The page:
Odysseus spent seven years as love slave to Calypso on Mljet -- so one island legend claims -- on his way home from the Trojan War. That seems like a long time, especially for his wife, Penelope . But after a few days here, the ship- wreck story sounds to me like an alibi. It's easy to imagine that Odysseus might willingly have let himself be lured to the island and persuaded to spend seven years with a sea nymph.
When my intended guide, Nikolina, fell ill (suspiciously, as it was her birthday), her friend Marijana -- a school teacher with brilliant red hair and an irresistible laugh -- agreed to show me the island of her birth. ("Although everyone," she admitted, "is actually born in Dubrovnik.") After meeting at a café in central Mljet, we set out by car for her favorite haunt, Odysseus' Cave, a site seldom visited by tourists. Locals come to picnic and swim during the summer months, when the Adriatic Sea is warm. Marijana first visited the spot when she was 10; her fondest memories of island life include long afternoons at the cliffside hideaway, sunning on the stones and daring the waves with her friends.
As we motor along its spine, the island -- 22 miles long and averaging less than 2 miles wide -- narrows to a ridge where we can see both coasts at once. Green islets adorn the coastline, and pines carpet the hills. Mljet National Park comprises about one-third of the island , laced with trails that surround two lakes. The Great Lake even has its own tiny islet, and from that oasis rises a serene Benedictine church and monastery surrounded by poppies and herb gardens. But all of Mljet feels like an oasis; it's hard to believe it's just an hour by fast boat from the crowds of Dubrovnik.
The absence of cultivation on Mljet seems almost surreal. The other Dalmatian isles are covered with vineyards and olive groves, and few areas are devoid of human habitation. But Mljet, the Honey Isle, probably looks a lot like it did when Odysseus washed ashore here three millenniums ago.
Babino Polje, Marijana's village, appears on our right, a simple hamlet of small, white houses. I ask if it was dull to grow up in such a place.
"Not at all," she shrugs.
"But what did you do as a teenager?"
"Nobody's here as a teenager," Marijana laughs. "There are boarding houses in Dubrovnik where we stay when we're in high school."
We stop at Babino Polje to collect her bathing suit. Homes rise up the ridge, and dogs yap as we navigate the small yards.
"After Zeus forced Calypso to free Odysseus," Marijana explains, "she grew old and heartbroken. She died here on Mljet. We call her 'Babine,' which means 'grandmother' -- and my town is named for her fields."
She leads me into an old olive mill to meet the town's best fisherman, Ivan. He looks like a sweet, dried apple with appliqué eyebrows. An ancient press sits in the center of the room.
"Olives were stuffed into woven rope collars called rijeca," Ivan explains in a gravelly voice, "and squeezed beneath this stone." I notice that a carving in the lintel says that the building dates from the 1880s.
"But it hasn't been in use for more than 40 years," says Marijana as Ivan chuckles and nods. The last time he saw olive oil flowing beneath that stone, he was in his early 30s.
It's a steep hike from Babino Polje down to the rocky coast, through fields shimmering with white and purple flowers. After 15 minutes we arrive at the edge of a cenote -- a vast, circular gap in the earth. This was once a cave, but the roof has fallen away -- exposing the waves churning at least 70 feet below us.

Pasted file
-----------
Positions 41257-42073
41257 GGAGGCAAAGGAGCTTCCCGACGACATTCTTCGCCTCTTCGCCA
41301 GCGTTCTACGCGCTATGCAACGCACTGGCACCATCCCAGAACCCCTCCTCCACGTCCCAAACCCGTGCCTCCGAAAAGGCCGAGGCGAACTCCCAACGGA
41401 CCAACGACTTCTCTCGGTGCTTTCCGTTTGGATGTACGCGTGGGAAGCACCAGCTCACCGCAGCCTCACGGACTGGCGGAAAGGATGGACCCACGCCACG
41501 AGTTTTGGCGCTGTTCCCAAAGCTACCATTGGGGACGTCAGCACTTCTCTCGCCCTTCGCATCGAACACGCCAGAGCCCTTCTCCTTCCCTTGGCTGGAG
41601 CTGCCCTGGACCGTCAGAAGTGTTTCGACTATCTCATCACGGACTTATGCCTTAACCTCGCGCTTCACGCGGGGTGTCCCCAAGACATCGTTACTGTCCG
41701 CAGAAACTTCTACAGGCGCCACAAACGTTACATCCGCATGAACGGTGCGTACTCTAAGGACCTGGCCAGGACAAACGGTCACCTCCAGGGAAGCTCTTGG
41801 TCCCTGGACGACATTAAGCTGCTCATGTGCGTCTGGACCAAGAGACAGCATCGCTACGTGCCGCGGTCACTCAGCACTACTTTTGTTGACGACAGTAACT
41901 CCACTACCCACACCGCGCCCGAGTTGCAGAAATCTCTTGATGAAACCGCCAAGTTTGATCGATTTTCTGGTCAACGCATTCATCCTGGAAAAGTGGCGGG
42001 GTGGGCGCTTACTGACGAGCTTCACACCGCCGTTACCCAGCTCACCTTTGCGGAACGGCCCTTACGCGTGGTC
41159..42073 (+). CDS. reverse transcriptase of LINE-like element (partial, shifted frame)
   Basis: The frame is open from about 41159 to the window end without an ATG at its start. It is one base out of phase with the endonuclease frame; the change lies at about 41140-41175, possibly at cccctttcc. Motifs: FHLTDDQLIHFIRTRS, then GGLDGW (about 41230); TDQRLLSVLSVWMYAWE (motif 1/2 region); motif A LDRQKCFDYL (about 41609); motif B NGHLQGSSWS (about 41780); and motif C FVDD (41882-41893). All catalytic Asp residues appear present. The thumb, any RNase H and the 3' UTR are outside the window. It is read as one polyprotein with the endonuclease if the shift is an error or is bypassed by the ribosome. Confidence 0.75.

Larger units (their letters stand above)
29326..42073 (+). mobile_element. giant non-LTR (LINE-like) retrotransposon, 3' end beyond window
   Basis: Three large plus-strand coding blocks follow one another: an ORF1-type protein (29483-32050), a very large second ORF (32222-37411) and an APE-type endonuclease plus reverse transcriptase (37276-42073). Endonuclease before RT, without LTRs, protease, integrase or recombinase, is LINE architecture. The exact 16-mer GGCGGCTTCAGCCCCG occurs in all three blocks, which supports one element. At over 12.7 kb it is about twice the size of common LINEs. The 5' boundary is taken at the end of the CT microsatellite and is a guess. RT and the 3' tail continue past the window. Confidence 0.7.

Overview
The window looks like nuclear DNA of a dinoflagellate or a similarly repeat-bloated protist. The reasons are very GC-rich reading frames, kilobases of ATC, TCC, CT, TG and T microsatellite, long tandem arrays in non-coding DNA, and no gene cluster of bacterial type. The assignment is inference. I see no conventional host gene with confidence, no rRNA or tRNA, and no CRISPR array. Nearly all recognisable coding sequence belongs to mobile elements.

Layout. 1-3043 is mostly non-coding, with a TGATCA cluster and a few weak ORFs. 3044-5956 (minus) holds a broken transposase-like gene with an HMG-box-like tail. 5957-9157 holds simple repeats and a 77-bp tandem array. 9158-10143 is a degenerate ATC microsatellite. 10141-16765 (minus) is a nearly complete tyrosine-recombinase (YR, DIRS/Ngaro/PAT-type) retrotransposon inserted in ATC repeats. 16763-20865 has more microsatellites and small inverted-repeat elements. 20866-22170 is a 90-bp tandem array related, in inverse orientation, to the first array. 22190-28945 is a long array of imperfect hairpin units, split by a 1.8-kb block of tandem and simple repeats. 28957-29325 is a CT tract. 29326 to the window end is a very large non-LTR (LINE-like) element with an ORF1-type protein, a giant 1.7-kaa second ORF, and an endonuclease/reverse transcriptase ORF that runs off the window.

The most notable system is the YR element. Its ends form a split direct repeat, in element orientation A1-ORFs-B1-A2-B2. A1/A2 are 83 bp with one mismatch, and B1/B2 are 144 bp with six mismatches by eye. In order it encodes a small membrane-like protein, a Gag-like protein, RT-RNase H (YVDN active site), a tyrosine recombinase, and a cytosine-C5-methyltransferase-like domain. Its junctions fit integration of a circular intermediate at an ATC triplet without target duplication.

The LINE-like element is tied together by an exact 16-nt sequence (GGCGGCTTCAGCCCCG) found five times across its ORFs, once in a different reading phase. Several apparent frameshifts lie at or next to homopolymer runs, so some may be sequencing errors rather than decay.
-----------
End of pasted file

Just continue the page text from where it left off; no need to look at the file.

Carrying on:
"The sea is deep here," Marijana says as we pick our way around the sinkhole and down a stone path leading to the ocean. "I prefer such wild countryside. I saw a shark here once."
There's an entrance at sea level; when the ocean is calm, one can swim into the cave and emerge in the cenote. Today, though, a heavy swell smashes against the jagged rocks. Leaning out as far as I dare, I peer around the cliff and into the prison that held one of the world's greatest mariners for seven years. Do I spy a glint of gold, or is it just a starfish stuck to the cave wall? Is that a frayed rope dancing on the swell -- or the tail of a sea nymph? I suspect there are still plenty of mysteries here on Mljet. Marijana shakes her head at my conjectures, laughing her captivating laugh. For a moment, I'm convinced she's the modern avatar of Odysseus' naiad.
The cave has a magnetic allure, but the sun is falling and there is more of Mljet for me to see. We hike back up to the road and drive east to Saplunara . This is where the island ends. In this area one fi nds Mljet's only sand beaches. The empty crescents here embrace calm, shallow bays. Except for a rowboat and a rustic stone house nearly hidden in a grove of trees, the area seems deliciously remote.
As we approach the stone house -- hoping to beg a glass of water -- a swarthy man materializes on the porch. Thick white hair erupts beneath his shirt collar. To my surprise, he greets Marijana with delight. "Do you know him?" I ask.
"Of course! This is Piter, Nikolina's father."
No sooner has Piter invited us in for a taste of the home-brewed Croatian liqueur called rakija than a small red car pulls up. It's the birthday girl herself. Nikolina hops out, looking quite well -- though a bit flustered to see us.
I sincerely hope that Odysseus' years here ended this well -- sitting around a rough wooden table, drinking honey wine with Calypso and her friends as a hirsute Poseidon played nostalgic songs on a battered red accordion -- a last, indelible memory of Mljet to bring back to the bustle of Ithaca.